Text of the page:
• Sofosbuvir/velpatasvir (Epclusa) for the treatment of chronic hepatitis C virus in pediatric patients 3 years of age and older, regardless of HCV genotype or liver disease severity. The FDA approved two strengths of an oral pellet formulation (sofosbuvir 200 mg/velpatasvir 50 mg and sofosbuvir 150 mg/velpatasvir 37.5 mg) for use by younger children who cannot swallow tablets. The recommended dosage in children 3 years of age and older is based on weight.

Drug Shortages (US)

  • Antimicrobial drugs or vaccines in reduced supply or unavailable (as of July 13, 2021) due to increased demand, manufacturing delays, product discontinuation by a specific manufacturer, or unspecified reasons:
    • New on the list since June 8, 2021Bacitracin ophthalmic ointment, Ethambutol tablets
    • Shortage recently resolvedAcyclovir injection
    • Antibacterial drugs in continued reduced supply:
      • Aminoglycosides: Amikacin injection, Gentamicin injection, Neomycin tablets, Tobramycin injection
      • Carbapenems: Meropenem injection
      • Cephalosporins: Cefazolin injection, Cefepime injection, Cefotaxime injection (FDA is allowing temporary importation of product from SteriMax in Canada, in conjunction with Apollo Pharmaceuticals and its distributor FFF Enterprises. Click here for details), Cefotetan injection, Ceftazidime injection, Ceftazidime-avibactam injection, Ceftolozane-tazobactam injection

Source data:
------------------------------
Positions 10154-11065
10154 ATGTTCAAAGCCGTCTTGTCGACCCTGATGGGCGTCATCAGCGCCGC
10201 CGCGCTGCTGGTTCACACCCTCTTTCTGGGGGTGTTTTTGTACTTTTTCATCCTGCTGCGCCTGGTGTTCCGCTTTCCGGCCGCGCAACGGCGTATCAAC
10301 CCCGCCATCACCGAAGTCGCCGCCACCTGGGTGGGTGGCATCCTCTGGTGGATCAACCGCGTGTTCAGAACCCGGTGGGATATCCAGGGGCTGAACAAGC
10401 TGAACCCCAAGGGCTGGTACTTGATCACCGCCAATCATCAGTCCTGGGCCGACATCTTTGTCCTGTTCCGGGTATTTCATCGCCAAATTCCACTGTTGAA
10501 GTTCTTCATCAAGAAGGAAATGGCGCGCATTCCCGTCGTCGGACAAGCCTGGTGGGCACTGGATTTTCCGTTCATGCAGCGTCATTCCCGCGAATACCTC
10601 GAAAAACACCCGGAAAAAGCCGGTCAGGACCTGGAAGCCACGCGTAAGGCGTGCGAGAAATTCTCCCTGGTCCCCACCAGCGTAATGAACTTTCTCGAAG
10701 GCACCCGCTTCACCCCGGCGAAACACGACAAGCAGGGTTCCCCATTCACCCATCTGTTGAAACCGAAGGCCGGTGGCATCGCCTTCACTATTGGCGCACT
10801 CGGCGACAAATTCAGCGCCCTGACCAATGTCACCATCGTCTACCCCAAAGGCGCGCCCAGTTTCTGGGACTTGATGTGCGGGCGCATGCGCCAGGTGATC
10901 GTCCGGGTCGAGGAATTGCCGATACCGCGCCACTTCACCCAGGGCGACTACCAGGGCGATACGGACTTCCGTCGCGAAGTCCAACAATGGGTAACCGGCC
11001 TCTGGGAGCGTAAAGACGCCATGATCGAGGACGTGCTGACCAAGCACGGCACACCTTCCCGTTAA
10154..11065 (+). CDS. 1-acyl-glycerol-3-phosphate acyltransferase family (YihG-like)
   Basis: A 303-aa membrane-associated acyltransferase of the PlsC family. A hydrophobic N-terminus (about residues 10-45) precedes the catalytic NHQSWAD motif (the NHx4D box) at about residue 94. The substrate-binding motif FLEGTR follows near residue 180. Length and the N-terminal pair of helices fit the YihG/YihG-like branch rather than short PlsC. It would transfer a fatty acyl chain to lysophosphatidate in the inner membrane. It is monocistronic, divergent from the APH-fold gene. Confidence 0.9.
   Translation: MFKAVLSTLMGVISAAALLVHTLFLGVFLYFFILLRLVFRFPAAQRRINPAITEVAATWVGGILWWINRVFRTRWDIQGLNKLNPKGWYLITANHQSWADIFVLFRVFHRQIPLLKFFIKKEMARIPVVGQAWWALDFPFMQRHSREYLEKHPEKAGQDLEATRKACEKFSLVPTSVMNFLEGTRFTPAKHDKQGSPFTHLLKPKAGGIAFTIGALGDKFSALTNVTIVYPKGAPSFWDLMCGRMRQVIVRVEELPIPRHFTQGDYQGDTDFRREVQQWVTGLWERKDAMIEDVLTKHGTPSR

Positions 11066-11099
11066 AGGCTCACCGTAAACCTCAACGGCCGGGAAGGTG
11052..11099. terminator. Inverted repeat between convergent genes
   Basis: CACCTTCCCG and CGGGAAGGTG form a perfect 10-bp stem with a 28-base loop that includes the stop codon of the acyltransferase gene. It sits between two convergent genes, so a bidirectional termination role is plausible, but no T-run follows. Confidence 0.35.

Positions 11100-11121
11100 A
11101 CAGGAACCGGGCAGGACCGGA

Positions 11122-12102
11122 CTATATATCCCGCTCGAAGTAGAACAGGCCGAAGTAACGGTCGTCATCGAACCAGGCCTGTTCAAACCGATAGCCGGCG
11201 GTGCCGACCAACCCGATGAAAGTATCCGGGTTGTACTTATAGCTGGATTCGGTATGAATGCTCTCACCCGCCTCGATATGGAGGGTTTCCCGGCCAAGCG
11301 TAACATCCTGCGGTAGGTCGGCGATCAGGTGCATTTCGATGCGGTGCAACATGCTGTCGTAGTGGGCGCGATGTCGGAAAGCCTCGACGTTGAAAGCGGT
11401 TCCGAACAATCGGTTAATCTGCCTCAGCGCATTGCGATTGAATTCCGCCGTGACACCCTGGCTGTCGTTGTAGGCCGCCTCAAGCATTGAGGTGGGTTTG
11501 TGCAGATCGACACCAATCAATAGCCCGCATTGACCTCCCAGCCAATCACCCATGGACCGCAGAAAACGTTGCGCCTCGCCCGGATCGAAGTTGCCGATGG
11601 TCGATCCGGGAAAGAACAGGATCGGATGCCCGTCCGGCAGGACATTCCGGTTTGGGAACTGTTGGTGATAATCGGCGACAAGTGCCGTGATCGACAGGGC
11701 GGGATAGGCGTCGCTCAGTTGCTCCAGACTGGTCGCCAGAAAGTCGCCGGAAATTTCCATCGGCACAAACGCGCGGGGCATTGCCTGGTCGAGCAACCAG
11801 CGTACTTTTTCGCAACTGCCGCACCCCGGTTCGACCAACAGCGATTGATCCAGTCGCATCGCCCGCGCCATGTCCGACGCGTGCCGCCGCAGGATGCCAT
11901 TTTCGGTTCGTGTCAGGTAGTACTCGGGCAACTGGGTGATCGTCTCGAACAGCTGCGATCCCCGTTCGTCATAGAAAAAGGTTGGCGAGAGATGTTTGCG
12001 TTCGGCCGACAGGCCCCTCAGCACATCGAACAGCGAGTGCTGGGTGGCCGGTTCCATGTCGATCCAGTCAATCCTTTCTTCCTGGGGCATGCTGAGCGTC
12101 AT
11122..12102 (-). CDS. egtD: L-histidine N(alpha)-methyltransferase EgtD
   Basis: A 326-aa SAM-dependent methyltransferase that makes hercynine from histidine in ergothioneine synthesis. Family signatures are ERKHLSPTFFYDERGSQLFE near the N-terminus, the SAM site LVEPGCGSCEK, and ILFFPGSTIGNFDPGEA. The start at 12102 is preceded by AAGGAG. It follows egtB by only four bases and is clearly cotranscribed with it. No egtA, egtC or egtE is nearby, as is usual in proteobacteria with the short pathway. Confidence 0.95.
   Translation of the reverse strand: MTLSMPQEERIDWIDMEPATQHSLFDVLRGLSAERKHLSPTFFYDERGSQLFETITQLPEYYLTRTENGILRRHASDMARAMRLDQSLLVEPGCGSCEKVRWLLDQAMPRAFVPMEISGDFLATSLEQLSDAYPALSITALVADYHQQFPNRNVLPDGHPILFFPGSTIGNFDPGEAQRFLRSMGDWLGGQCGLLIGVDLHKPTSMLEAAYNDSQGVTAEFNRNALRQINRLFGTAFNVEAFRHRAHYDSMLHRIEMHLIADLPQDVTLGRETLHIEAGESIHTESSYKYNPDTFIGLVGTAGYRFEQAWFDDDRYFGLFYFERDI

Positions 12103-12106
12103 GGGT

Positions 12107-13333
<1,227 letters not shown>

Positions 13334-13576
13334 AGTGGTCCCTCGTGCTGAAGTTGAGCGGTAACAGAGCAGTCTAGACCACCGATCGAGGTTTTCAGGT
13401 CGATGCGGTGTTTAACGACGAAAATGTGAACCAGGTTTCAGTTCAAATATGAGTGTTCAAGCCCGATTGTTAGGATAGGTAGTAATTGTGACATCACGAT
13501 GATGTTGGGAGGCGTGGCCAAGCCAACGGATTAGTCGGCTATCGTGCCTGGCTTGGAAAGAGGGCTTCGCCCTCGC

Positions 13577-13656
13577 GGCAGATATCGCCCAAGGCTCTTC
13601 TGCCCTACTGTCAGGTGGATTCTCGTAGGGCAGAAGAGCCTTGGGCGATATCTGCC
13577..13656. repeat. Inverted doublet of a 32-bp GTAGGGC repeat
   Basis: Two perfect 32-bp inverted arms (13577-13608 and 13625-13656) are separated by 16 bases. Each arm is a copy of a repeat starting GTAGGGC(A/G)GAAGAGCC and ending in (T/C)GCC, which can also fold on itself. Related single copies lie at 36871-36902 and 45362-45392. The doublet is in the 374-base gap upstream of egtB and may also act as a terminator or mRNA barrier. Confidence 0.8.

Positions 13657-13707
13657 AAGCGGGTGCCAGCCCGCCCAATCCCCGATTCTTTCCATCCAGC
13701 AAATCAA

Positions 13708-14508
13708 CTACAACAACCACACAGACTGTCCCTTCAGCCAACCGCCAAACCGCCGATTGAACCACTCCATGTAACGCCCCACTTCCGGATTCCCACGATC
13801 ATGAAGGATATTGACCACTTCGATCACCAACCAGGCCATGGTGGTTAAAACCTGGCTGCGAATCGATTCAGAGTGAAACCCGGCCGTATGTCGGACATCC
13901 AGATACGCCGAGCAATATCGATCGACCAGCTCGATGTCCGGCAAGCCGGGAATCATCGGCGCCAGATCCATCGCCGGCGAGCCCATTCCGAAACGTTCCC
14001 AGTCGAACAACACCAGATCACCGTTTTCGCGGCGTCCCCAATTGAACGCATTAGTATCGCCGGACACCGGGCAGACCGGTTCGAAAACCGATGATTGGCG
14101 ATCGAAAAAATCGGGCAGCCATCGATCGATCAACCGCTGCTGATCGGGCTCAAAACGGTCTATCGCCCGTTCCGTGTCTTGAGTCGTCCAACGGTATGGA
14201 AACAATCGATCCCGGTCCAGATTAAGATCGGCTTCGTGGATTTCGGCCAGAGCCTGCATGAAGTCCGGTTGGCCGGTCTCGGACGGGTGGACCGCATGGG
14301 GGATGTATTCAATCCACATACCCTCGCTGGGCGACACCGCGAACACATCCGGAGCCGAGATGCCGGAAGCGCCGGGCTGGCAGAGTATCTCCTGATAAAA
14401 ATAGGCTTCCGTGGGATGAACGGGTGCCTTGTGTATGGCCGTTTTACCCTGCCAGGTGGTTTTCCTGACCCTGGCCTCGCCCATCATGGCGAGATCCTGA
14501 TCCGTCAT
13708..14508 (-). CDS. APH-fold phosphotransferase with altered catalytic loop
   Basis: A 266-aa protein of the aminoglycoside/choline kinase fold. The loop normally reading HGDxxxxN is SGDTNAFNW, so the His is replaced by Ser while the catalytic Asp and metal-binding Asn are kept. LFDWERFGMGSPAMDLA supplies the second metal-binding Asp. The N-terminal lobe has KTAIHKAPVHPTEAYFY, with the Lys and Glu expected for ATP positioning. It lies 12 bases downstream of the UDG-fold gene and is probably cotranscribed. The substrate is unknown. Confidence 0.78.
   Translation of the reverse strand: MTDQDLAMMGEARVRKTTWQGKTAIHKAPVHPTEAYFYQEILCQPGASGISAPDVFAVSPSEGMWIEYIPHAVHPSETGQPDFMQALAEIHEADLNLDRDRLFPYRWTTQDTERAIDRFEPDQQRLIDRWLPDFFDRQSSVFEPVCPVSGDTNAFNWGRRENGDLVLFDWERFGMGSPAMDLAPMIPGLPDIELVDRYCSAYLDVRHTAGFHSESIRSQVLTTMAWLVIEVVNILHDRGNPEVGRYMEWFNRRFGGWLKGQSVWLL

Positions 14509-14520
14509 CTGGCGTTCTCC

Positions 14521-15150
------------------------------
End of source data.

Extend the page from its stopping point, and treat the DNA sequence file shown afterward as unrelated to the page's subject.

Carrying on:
• Clindamycin injection
      • Fluoroquinolones: Ciprofloxacin 0.3% ophthalmic solution, Gemifloxacin tablets
      • Glycopeptides, glycolipopeptides, lipopeptides: Vancomycin injection
      • Macrolides/azalides: Azithromycin ophthalmic solution 1% (unavailable)
      • Methanamine hippurate tablets
      • Nitrofurantoin oral suspension
      • Penicillins: Ampicillin-sulbactam injection, Piperacillin-tazobactam injection
      • Tetracyclines: None
      • Topical (miscellaneous) antibacterials: Neomycin and Polymyxin B sulfates GU irrigant, Neomycin and Polymyxin B sulfates and Dexamethasone ophthalmic ointment, Sulfacetamide 10%/Prednisolone 0.2% ophthalmic ointment (unavailable), Sulfanilamide 15% vaginal cream (unavailable)
    • Antifungal, antiparasitic, and antiviral drugs in continued reduced supply:
      • Antifungal drugs: Clotrimazole 10 mg oral troches
      • Antiparasitic drugs: Chloroquine tablets, Hydroxychloroquine tablets
      • Antiviral drugs: Cidofovir injection
    • Vaccines in continued reduced supply:
      • Hepatitis B vaccine recombinant
  • Antimicrobial drugs recently discontinued: 
    • Mupirocin calcium 2% cream (Bactroban [GSK], in June 2020), Bacitracin injection (in February 2020), Interferon alfa-2b (Intron A, in October 2019), Mupirocin calcium 2% nasal ointment (Bactroban Nasal [GSK], in August 2019), Quinidine gluconate IV (in December 2017), Terbinafine granules (in May 2017), MenHibrix (in February 2017), Elvitegravir (Vitekta, in December 2016), Peginterferon alfa-2b (in February 2016; 50 mcg vials still available in limited quantities), Boceprevir (in December 2015), Permethrin 1% topical lotion (in September 2015).